BOSTON (CBS) – Each month, WBZ Cares highlights a worthy non-profit organization, and tells the story of what that organization does for the community.
This month’s organizations, “Big Brothers Big Sisters of Massachusetts Bay,” matches children from ages 6 to 14 with volunteer mentors and The Big Brother Big Sister Foundation, acts as the fundraising branch.
The Foundation dedicates resources to support Big Brother Big Sister organizations in Greater Boston and Southern New Hampshire. Their mission is to raise money for these agencies by helping the community to “Clean Up Clutter For a Good Cause!”
Additionally, it donates thousands of warm winter coats to children and adults in low-income areas. They donate school supplies, from backpacks to chalk, to schools in their collection area. During times of need, they donate clothing, shoes and housewares to families in need.
“We are the organization that has the Big Blue Trucks,” said Steve Beck, Director for Big Brother Big Sister Foundation.
A fleet of sixteen donation trucks are out on the roads daily, collecting used clothing, shoes, toys, books and small appliances, from thousands of homes all over Massachusetts and Southern New Hampshire.
Gently used items are picked up at a home’s doorstep and brought back a huge hectic warehouse. Thousands of pounds of donated items enter on one side of the warehouse and leave right back out the other side daily.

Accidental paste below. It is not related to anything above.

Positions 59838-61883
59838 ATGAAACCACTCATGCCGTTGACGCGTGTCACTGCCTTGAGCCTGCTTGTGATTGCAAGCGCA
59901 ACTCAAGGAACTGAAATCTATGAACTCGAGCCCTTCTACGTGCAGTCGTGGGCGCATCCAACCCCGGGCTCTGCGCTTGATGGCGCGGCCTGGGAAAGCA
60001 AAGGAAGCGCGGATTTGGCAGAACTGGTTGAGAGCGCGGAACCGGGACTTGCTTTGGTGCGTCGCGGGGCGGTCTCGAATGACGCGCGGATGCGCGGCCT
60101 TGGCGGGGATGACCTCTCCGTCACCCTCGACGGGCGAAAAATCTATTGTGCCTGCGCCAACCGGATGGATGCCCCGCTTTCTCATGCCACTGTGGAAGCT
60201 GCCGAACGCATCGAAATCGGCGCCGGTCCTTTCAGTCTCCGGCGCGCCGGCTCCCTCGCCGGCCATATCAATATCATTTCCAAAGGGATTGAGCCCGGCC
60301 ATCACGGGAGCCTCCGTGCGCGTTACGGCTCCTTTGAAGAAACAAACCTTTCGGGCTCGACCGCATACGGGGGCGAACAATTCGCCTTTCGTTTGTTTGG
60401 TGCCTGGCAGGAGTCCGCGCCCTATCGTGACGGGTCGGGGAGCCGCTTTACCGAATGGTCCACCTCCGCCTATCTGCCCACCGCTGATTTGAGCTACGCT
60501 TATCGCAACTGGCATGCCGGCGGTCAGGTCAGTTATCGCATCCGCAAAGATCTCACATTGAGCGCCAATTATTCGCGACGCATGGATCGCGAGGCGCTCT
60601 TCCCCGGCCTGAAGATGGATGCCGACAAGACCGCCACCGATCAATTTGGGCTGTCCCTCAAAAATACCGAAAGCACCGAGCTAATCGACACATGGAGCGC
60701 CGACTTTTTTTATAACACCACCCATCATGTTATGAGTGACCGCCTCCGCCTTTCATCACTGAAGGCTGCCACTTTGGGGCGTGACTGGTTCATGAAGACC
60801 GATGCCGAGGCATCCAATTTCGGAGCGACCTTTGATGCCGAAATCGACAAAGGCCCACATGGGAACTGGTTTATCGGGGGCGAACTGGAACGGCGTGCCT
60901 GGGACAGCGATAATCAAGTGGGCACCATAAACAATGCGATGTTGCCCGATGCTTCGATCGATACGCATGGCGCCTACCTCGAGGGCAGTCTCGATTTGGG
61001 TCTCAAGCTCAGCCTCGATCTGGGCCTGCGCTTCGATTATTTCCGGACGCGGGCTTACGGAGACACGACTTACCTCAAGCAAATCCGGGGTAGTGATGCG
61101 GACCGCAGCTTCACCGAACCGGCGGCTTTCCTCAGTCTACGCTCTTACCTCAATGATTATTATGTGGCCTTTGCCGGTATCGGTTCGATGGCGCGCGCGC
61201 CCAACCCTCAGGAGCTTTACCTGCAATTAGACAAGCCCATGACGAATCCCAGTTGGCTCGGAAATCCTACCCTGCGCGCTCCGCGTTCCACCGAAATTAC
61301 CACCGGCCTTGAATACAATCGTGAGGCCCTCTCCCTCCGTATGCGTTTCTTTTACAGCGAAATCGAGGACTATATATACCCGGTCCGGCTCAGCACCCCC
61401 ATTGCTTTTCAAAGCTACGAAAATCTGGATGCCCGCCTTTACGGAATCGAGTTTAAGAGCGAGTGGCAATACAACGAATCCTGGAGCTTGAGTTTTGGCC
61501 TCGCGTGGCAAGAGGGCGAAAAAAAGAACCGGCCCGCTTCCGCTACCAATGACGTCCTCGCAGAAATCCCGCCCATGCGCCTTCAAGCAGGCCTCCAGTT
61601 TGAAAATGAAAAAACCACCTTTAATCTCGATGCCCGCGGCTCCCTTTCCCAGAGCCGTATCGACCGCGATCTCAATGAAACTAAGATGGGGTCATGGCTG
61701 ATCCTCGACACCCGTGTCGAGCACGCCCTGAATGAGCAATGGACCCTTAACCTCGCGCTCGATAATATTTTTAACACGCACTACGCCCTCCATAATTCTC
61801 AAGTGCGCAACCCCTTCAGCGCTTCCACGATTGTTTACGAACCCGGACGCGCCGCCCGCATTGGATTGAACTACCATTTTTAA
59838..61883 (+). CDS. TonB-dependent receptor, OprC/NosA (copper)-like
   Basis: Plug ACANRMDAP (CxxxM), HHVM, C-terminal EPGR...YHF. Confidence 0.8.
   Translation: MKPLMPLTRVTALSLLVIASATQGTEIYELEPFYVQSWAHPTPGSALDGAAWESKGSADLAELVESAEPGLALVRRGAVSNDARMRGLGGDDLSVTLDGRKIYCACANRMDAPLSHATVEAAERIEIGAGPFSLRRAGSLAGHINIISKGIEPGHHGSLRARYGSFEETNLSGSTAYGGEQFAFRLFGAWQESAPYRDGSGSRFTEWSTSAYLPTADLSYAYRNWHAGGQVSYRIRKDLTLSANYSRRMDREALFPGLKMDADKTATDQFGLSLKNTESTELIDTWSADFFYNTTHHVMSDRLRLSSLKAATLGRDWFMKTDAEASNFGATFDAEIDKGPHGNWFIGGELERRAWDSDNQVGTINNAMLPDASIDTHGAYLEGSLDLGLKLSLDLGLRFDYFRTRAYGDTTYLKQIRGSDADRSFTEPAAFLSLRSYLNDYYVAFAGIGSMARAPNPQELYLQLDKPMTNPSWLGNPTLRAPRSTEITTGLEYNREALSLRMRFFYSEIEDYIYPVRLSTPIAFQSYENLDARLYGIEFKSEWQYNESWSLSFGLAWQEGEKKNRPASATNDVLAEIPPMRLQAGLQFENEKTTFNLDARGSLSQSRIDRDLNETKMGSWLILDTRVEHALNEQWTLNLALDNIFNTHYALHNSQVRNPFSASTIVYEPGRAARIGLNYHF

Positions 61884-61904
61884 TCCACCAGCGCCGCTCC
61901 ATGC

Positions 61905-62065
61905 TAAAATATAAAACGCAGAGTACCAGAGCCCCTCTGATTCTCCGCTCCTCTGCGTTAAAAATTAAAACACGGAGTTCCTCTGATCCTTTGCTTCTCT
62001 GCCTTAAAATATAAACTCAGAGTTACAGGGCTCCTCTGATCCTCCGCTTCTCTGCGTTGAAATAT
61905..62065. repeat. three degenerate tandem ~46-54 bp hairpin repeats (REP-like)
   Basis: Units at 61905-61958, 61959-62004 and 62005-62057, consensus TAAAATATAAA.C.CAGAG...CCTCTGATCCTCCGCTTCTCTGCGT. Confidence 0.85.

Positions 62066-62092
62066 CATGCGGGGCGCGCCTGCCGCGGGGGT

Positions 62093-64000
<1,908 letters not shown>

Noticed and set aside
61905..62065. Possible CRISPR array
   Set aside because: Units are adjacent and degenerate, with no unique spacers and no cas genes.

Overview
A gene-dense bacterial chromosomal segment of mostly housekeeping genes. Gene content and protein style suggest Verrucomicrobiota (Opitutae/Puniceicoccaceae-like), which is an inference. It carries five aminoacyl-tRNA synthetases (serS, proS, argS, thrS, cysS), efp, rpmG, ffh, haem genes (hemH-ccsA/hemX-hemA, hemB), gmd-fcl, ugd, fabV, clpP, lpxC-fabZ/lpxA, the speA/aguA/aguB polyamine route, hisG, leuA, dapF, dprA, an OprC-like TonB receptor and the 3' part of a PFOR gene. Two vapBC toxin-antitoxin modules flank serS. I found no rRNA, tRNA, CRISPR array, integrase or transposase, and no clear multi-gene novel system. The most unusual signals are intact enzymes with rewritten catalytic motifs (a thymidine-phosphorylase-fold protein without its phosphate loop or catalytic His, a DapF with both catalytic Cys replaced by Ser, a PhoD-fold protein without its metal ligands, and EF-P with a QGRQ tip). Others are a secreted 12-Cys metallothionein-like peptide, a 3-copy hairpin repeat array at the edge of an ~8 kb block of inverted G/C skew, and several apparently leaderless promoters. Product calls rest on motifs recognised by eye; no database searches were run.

Beck says those items are loaded into tractor-trailers and shipped off to thrift store chains which buy the goods in bulk.
“We’ll send 40,000 out to New York today, Friday [and] we will get a check for however much money that is,” said Beck.
“I’m very happy to say we get the highest price for our clothing, in the country. Massachusetts people are a little more affluent a little more educated and the quality of goods is good. And the mix of goods is really great,” he said.
The money raised goes to fund Big Brother Big Sister of Massachusetts Bay along with several other Big Brother Big Sister mentoring programs.
According to Beck, nearly $600,000 to a million dollars is raised annually from donation sales.
“That’s a lot of kids that get a big Brother and a Big Sister,” he said.
The Foundation also has two dozen telemarketers who answer and make calls to thousands of homes a day asking for donations.
For Monica Dunning who heads the telemarketing department for the foundation, seeing children paired up with a mentor makes it all worthwhile.
“I’m fortunate enough to be the youngest of seven children, so I know what it is like to have a big brother and big sisters. I just couldn’t imagine my life without them. And I can’t imagine a child not having somebody like that guide them.” she said.